Autophagy, a critical component of nutrient sensing in all eukaryotic cells, is induced when the protein kinase mTOR is inactivated under low nutrients. As a consequence, novel double membrane vesicles termed autophagosomes are formed, which engulf cytosolic material and deliver it to lysosomes for degradation. Two protein complexes regulate the induction of autophagy. One consists of the lipid kinase Vps34 (and its regulatory subunits), which synthesises PI3P whereas the other consists of the protein kinase ULK1 and its associated proteins. For at least some types of autophagosomes the Vps34/PI3P requirement leads to formation of omegasomes, membrane extensions of the endoplasmic reticulum (ER) enriched in PI3P within which autophagosomes form. In addition to its essential role during autophagy, Vps34 and effectors of its lipid product regulate a number of cellular pathways including endosomal sorting and fusion, phagocytosis and cytokinesis. Our labs at Babraham (NTK) and the LMB (RLW) have been working on several aspects of the biochemistry and cell biology of Vps34, and our work has highlighted important properties of the protein including the discovery of omegasomes and the elucidation of the first crystal structure of Vps34. Based on recent unpublished work we hypothesise that activation of Vps34 during autophagy depends on its binding partners and on the physical shape of the membranes on which it acts. We will explore this in a collaboration between the two labs in order to understand how Vps34 leads to formation of early autophagy intermediates. Our specific objectives are: (1) Determine the 3-dimensional structure of the Vps34 autophagy complex and its dynamic regulation. (2) With the pure complex at hand, determine how it responds to and generates membrane curvature. (3) Reconstitute omegasome-related structures on liposomes and in perforated cells using purified proteins. (4) Exploit our findings in intact yeast and in mammalian cells.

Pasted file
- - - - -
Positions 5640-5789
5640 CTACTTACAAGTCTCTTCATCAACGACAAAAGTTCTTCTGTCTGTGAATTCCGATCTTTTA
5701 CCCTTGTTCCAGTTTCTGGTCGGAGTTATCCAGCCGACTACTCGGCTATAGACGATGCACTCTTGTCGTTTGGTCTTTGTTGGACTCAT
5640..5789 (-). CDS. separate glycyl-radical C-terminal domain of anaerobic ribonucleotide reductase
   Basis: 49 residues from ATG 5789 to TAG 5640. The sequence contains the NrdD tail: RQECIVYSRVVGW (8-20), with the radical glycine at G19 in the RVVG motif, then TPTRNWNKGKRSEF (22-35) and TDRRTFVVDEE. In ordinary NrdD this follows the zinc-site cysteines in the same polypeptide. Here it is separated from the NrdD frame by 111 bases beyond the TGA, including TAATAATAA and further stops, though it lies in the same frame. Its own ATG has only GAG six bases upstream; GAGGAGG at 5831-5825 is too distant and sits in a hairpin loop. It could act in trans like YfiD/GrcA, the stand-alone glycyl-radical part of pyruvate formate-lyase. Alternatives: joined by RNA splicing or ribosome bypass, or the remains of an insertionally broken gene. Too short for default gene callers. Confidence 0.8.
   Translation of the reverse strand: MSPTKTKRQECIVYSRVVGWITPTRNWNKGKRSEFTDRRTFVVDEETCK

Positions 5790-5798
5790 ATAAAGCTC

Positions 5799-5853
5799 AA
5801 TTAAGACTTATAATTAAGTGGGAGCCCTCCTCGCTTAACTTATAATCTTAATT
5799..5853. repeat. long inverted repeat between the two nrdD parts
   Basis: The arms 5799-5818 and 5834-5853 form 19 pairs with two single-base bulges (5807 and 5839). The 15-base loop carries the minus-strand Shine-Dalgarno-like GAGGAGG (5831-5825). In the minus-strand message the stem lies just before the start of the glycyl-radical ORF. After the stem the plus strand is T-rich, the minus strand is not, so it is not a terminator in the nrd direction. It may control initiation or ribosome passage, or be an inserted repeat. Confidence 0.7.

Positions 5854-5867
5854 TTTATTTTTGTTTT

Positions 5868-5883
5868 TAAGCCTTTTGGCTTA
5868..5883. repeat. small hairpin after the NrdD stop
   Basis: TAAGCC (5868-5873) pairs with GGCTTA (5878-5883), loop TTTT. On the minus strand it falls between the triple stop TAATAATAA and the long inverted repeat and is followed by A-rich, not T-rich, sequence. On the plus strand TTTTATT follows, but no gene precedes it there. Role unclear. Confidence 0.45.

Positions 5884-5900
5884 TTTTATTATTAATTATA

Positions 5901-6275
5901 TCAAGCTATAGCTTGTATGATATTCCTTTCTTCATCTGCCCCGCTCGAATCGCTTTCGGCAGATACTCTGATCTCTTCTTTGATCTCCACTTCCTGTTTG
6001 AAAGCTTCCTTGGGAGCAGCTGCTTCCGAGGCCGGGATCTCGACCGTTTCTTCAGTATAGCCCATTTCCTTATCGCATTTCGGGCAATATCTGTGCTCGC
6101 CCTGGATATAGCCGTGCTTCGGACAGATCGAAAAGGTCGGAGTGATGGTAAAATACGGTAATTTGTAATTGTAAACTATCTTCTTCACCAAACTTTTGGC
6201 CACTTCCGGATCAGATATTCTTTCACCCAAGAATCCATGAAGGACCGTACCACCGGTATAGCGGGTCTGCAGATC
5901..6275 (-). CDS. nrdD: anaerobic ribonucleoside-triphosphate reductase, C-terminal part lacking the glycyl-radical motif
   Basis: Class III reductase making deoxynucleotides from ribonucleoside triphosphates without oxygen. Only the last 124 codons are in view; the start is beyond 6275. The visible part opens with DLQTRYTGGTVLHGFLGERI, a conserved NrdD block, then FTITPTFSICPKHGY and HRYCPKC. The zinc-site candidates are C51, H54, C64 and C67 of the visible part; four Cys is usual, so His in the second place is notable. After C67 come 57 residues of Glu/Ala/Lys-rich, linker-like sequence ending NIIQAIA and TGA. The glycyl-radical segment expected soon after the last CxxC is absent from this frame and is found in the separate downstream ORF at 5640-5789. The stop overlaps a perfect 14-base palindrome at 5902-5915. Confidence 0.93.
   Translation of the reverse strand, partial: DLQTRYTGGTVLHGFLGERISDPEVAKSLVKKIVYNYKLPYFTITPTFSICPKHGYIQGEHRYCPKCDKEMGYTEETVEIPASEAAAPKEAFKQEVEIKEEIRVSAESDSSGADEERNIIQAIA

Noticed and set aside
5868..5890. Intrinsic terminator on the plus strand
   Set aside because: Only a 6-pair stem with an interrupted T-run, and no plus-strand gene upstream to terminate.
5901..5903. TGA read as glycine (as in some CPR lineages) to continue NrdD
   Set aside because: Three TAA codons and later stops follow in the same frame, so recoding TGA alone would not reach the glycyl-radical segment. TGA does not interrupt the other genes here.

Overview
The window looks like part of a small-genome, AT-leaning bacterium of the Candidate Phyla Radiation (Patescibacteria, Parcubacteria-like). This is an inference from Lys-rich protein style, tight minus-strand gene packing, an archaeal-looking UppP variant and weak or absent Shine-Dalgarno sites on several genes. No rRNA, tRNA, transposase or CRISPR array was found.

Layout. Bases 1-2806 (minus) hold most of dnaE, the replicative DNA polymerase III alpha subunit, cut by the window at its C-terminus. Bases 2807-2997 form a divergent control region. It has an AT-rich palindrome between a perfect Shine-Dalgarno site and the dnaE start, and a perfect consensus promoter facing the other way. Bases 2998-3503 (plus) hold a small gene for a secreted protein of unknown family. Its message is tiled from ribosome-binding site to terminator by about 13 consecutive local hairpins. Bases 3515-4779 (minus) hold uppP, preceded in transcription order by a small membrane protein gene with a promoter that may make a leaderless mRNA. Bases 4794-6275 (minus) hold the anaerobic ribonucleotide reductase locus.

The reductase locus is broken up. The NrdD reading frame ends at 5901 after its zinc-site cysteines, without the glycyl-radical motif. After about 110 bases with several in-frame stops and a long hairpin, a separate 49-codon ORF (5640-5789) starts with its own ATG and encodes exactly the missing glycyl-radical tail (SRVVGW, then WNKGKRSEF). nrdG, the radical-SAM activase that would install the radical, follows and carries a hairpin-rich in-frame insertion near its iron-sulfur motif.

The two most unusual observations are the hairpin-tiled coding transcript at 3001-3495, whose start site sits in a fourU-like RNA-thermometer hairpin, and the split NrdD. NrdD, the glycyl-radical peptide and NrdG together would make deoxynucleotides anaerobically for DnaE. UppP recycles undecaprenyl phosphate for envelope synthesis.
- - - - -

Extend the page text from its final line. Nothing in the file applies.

Planned Impact

Impact summary
Our results will impact two scientific communities: one engaged in the study of autophagy in a variety of organisms, and a broader scientific community concerned with regulation of cell decisions by lipid signals. For both of these communities, our work will provide important insights, which can then be used to model a functional cell and to try to predict its behavior under a variety of inputs.

Methods of studying protein complexes on membranes
An element of our work that will benefit a wide circle of scientists has to do with our development of strategies for combining HDX-MS, cross-linking MS, hydroxyl radical footprinting MS, and X-ray crystallography for understanding the structures and dynamics of activation and inhibition of large complexes working at the membrane surface. The work on Vps34 Complex I is the largest complex that has been studied by this hybrid approach, and the work outlined in the proposal will lead to more robust methods and automation that will help to make it a routine approach that is commonly applied. This will provide the UK with an internationally recognized edge in protein membrane biology and will facilitate work on a vast network of protein complexes functioning at membrane interfaces.